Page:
I’d tested Grady-White boats before, and I also had fond memories of fishing near Oriental, North Carolina. So when the opportunity came to combine both, I jumped at the chance. This time, I would get to run and fish aboard the new Fisherman 236, joined by local fishing guide Capt. Scott Wood.
The run across the broad Neuse River just after daybreak was exhilarating, and the trademark SeaV2 hull with the variable deadrise of the Grady-White sliced through the rolling waves without hesitation. After reaching a remote section of shoreline, Wood shut off the big four-stroke and handed out rods as we started a slow drift along a bank with nervous mullet flipping all around.
The boat earned top marks for fishability right off the bat. The forward casting deck has a fill-in section, and the outer insulated 89-quart boxes enhance the usable footprint. I was working a big popper, taking full advantage of the ample casting or trolling room, when a 51-pound red drum inhaled the surface plug.
After releasing the big fish, I surveyed the Grady and quickly located a number of key features, including toe rails, rod holders on the gunwales, horizontal racks for six combos, and a 160-quart transom box to port with a 15½-gallon livewell finished in bait-calming blue just inboard of the swing-away transom door, all standard issue.
Thick coaming bolsters surround the cockpit of the Fisherman 236, and a comfortable leaning post serves as the standard helm seating. An upgraded version includes more rod storage, a companion tool rack and a second 25-gallon livewell.
The aft foldaway bench-style seat is also standard. It deploys easily, offering a good spot to relax during long-distance runs. A jump seat on the forward console lifts for access to a handy drink cooler. A tall compartment to starboard opens into the ventilated head with Porta Potti. And for family beach outings or a cruise to the local waterfront restaurant, a full cushion package with foldaway backrests (an available option) turns the bow into a lounging area.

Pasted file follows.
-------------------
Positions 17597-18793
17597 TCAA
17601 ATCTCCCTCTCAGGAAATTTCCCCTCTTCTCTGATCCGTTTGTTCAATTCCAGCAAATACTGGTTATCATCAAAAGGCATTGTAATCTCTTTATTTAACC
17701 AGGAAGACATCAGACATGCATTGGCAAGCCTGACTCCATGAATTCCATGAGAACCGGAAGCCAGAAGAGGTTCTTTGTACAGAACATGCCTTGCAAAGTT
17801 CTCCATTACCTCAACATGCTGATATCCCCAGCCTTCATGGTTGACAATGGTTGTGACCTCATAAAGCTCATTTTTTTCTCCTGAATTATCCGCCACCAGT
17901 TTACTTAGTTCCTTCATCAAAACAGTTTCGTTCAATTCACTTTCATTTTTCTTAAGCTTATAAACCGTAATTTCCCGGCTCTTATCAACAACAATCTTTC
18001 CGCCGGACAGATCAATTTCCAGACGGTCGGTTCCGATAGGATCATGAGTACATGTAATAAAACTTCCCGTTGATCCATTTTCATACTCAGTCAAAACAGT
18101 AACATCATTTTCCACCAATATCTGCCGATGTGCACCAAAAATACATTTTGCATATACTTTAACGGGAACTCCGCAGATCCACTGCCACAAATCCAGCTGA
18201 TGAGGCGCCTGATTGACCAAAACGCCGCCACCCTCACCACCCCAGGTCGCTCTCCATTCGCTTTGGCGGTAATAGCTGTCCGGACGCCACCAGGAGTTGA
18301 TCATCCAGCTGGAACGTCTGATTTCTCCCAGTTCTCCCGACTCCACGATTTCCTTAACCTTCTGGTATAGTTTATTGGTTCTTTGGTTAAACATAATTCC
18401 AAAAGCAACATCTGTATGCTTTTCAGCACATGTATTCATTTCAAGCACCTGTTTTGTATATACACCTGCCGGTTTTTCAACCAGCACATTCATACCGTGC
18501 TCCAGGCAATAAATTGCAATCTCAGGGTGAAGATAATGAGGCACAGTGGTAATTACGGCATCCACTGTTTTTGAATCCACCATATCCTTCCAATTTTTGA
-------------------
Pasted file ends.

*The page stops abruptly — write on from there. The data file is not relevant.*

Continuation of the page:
The helm is large, yet it leaves plenty of room to move fore and aft effortlessly. The instrument and electronics panels are easy to scan and reach, while the angled footrest provides more operator comfort. The 236 feels much bigger than its actual length. The seamless, integrated twin swim-platform extensions are not counted in the boat’s overall length, but they help to span bigger waves, and the adjacent storage compartments easily accommodate a beach anchor and dock lines, while the telescoping boarding ladder to starboard simplifies re-entry.
The test boat came rigged with a Yamaha F300 four-stroke outboard, which had torque to spare. The hole shot was impressive, and the handling effortless with hydraulic steering. With three-quarters of a tank of fuel, plus three guys and a normal load on board, the boat cruised at 28.5 mph doing 3,000 rpm while sipping a miserly 10.6 gph. Our top speed was 46.3 mph with a fuel burn of 26.4 gph, similar to factory performance tests (46.6 mph/26.2 gph), which don’t show much of a drop (43.2 mph top speed) with the standard 250 hp outboard.
As expected of Grady-White boats, the 236 is built solid. Hulls are hand-rolled to ensure the right resin-to-glass ratio for uniform layering. The stringer system and transom are constructed using all-composite materials, with a beefy aluminum brace molded into the transom for additional strength. Only high-grade 316L stainless-steel hardware is used, and each boat undergoes rigorous quality-control testing before being shipped to dealers. All these details and the exceptional fit and finish translate into a soft, smooth ride, even when seas get snotty, along with years of trouble-free operation and great resale value. Oh, and Grady-Whites don’t come in just classic white anymore. Customers can choose among six gelcoat colors or one overall color, if paint is desired.
If you’re in the market for a capable fishing boat that doubles nicely as the family aquatic station wagon, take the new Fisherman 236 out for a romp on a nasty day. Buyer beware: Monster redfish on topwater plugs are not guaranteed. But they certainly help to seal the deal.